It’s a new year, which brings the promise of fresh starts, and resolutions to work smarter. Keyboard shortcuts are one of the best ways to both save time and reduce wear and tear on your wrists when working in Microsoft Excel. In this article I discuss fourteen of the keyboard shortcuts that I use most often in Excel. This is by no means a comprehensive listing, but rather a throwing down of the gauntlet to challenge you to incorporate at least 14 keyboard shortcuts into your daily work.
In no particular order, here are fourteen of the keyboard shortcuts that I use most frequently in Excel:
1. Ctrl-Z: Undo the last action. In Excel 2003 we were limited to undoing our last sixteen actions, but in Excel 2007 and later I’ve been able to undo at least the last 100 actions—I quit counting after I reached triple digits.
2. Ctrl-O: Launch the Open dialog box. To get the most out of this keyboard shortcut in Excel 2013 turn on Don’t Show Backstage View When Opening Or Saving Files setting shown in Figure 1. Doing so will enable you to bypass the File menu rigmarole in that version of Excel.
Figure 1: By default Ctrl-O launches the File menu in Excel 2013 unless you turn off the Backstage View.
4. Ctrl-N: Open a new, blank workbook.
5. Ctrl-C: Copy to the clipboard. Although I generally use Ctrl-C to copy blocks of cells to the clipboard, I also frequently use it to copy data from Excel’s Formula bar to the clipboard. Data that you copy from cells only remains there temporarily—many simple actions in Excel clear the clipboard. However, if you copy data from the Formula bar, the contents will remain on the clipboard until you place something else there, which is the way the clipboard works in virtually every other program.
6. Ctrl-V: Generally if you copy something to the clipboard, you’re going to want to paste it somewhere else. I often use Ctrl-V, but if I only need to paste the item once, I’ll press Enter, which simultaneously pastes and clears the clipboard.
7. Ctrl-B: Toggles Bold on or off, which is helpful when improving the look and feel of your spreadsheet.
8. Ctrl-F4: Close the active workbook (but leaves Excel open). You’ll be asked whether to save unsaved changes.
9. Ctrl-Tab: Switch between open workbooks. This is interchangeable with Alt-Tab which also allows you to switch between open programs. You can also use Ctrl-F6, which is how you switch between open windows in Word, PowerPoint, and Outlook.
10. Ctrl-Page Down: Navigate to the next worksheet to the right. Or, in a large workbook, hold down Ctrl and press Page Down repeatedly to move several worksheets to the right.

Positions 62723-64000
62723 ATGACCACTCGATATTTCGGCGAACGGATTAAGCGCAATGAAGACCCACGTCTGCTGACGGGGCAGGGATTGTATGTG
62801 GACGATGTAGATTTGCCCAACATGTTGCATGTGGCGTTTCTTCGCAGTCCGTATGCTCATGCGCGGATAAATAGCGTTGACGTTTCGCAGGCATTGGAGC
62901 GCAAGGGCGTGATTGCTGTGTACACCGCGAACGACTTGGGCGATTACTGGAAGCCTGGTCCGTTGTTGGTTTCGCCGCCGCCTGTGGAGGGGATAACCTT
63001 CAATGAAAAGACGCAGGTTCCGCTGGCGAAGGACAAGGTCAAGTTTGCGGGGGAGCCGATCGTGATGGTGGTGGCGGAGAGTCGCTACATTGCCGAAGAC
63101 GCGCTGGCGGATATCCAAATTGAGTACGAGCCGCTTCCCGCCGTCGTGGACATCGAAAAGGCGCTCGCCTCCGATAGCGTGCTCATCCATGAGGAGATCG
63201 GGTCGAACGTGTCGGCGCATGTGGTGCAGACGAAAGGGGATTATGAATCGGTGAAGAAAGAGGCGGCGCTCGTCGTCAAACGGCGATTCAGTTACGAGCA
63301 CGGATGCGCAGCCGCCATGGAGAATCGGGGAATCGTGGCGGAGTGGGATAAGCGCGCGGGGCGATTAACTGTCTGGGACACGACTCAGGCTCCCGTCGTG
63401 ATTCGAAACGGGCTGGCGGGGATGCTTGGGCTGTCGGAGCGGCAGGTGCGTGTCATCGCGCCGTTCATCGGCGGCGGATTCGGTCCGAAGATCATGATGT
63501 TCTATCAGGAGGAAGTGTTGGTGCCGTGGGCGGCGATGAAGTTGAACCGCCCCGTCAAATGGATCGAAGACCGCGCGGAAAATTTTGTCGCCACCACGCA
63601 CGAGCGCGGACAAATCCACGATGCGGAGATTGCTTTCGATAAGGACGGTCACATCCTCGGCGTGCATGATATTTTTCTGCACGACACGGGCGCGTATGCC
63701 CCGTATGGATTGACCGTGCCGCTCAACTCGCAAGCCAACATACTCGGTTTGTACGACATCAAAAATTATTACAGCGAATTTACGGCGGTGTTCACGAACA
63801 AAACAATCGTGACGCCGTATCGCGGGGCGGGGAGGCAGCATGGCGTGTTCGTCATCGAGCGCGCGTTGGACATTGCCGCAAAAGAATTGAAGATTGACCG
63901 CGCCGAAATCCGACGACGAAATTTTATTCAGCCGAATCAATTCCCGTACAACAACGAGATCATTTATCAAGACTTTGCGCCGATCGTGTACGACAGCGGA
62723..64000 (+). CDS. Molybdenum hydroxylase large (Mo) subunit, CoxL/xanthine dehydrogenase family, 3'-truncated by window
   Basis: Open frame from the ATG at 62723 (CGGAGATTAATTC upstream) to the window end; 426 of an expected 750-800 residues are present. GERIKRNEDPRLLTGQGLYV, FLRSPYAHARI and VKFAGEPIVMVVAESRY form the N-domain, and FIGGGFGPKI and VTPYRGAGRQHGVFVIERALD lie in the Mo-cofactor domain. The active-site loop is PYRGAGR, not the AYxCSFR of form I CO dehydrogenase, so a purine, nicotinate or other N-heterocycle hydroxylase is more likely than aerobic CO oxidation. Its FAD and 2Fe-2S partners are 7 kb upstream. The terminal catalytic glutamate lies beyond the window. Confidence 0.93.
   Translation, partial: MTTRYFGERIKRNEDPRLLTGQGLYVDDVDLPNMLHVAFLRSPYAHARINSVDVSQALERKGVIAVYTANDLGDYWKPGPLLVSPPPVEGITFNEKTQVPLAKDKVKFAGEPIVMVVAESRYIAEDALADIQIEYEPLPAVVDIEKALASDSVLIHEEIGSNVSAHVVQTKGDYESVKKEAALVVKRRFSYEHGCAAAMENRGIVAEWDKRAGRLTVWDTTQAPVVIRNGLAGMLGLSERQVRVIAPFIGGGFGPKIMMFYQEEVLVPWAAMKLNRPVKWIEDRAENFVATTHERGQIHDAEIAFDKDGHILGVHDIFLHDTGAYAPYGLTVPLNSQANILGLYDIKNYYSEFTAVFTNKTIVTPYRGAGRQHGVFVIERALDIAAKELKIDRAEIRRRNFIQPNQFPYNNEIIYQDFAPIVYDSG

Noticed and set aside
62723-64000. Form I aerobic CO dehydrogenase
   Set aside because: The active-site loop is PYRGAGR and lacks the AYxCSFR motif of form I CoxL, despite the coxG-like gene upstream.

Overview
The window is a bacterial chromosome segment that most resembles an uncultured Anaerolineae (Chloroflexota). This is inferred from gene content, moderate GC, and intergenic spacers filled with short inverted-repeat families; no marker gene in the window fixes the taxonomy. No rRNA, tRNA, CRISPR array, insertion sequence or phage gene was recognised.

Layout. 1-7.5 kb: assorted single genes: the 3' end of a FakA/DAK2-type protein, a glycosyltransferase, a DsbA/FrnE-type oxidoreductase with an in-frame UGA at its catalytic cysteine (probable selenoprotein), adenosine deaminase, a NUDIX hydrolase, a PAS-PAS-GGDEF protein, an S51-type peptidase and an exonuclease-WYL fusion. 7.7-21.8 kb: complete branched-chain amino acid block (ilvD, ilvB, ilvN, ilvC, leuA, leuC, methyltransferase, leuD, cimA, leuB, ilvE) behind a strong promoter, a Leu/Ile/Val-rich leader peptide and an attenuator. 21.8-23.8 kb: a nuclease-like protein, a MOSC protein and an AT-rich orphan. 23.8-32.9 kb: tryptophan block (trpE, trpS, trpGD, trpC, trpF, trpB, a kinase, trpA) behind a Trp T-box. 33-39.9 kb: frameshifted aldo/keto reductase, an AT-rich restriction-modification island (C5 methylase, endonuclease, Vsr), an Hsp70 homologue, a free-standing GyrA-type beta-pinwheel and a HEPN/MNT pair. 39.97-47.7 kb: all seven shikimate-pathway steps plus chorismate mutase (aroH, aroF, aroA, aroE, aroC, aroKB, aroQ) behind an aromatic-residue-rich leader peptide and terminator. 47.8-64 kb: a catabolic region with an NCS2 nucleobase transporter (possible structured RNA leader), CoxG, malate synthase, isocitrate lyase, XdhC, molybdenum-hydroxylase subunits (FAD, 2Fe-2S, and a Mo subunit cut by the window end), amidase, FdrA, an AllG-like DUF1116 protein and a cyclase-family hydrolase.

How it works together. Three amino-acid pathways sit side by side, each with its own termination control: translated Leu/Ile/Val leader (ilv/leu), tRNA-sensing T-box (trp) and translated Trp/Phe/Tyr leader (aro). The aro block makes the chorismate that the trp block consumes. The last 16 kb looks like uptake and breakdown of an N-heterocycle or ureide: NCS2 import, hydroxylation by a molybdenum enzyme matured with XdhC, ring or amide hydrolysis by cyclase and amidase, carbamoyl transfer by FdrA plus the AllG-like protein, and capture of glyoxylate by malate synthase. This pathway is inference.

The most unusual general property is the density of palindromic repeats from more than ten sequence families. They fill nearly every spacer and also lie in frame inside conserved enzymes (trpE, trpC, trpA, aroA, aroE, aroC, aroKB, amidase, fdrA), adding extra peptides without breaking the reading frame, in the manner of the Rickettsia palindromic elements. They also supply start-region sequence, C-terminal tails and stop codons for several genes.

11. Ctrl-Page Up: Navigate to the next worksheet to the left.
12. Ctrl-1: Open the Format Cells dialog box. Many, but not all, formatting commands are available by way of Excel’s toolbars and ribbon interface, but in Excel 2007 and later this means continually returning to the Home tab. Ctrl-1 launches a Format Cells dialog box from anywhere in a worksheet, no matter which ribbon tab is currently active.
13. Ctrl-A: Select the current region. Another way to do so is to press Ctrl-*. For the uninitiated, the current region is the contiguous block of cells that surround the currently selected cell, bounded by the worksheet frame and the first adjacent blank row and column. Press Ctrl-A a second time to select the entire worksheet. You’ll also often find me holding down the Shift key while I select an area of the spreadsheet with the arrow keys, or sometimes Page Down, depending upon the number of rows involved.
14. Ctrl-Home: Return to cell A1. Return to the top left-hand corner of any worksheet in a flash rather than incessantly pressing Page Up or tinkering with Excel’s scroll bars.
Your list of fourteen keyboard shortcuts will likely differ from mine. The Microsoft web site offers comprehensive listings of keyboard shortcuts from which you can develop your own time saving tricks:
David H. Ringstrom, CPA heads up Accounting Advisors, Inc., an Atlanta-based software and database consulting firm providing training and consulting services nationwide. Contact David at email@example.com or follow him on Twitter. David speaks at conferences about Microsoft Excel, and presents webcasts for several CPE providers, including AccountingWEB partner CPE Link.